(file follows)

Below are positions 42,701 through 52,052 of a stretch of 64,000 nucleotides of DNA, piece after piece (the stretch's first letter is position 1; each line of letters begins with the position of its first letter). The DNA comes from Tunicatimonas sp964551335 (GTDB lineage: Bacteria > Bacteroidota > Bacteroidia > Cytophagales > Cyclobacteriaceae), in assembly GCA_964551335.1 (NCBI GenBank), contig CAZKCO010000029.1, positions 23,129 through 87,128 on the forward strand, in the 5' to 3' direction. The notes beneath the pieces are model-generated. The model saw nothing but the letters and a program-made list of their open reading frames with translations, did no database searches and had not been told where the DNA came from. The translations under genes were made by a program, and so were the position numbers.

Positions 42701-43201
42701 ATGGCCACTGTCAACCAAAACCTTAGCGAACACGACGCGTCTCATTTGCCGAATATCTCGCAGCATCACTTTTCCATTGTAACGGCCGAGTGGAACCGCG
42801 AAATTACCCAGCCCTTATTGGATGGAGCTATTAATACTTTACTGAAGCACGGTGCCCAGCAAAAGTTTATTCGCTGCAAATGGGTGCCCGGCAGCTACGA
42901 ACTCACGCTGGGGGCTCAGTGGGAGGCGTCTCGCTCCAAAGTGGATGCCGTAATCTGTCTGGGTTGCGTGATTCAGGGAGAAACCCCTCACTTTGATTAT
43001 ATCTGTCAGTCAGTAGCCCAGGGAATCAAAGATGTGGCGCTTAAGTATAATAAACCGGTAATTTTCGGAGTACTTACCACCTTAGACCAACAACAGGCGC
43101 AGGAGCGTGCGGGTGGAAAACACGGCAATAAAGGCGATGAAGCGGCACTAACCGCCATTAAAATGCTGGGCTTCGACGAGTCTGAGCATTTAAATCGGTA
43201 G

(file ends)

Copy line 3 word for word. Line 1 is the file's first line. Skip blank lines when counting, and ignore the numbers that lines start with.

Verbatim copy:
42701 ATGGCCACTGTCAACCAAAACCTTAGCGAACACGACGCGTCTCATTTGCCGAATATCTCGCAGCATCACTTTTCCATTGTAACGGCCGAGTGGAACCGCG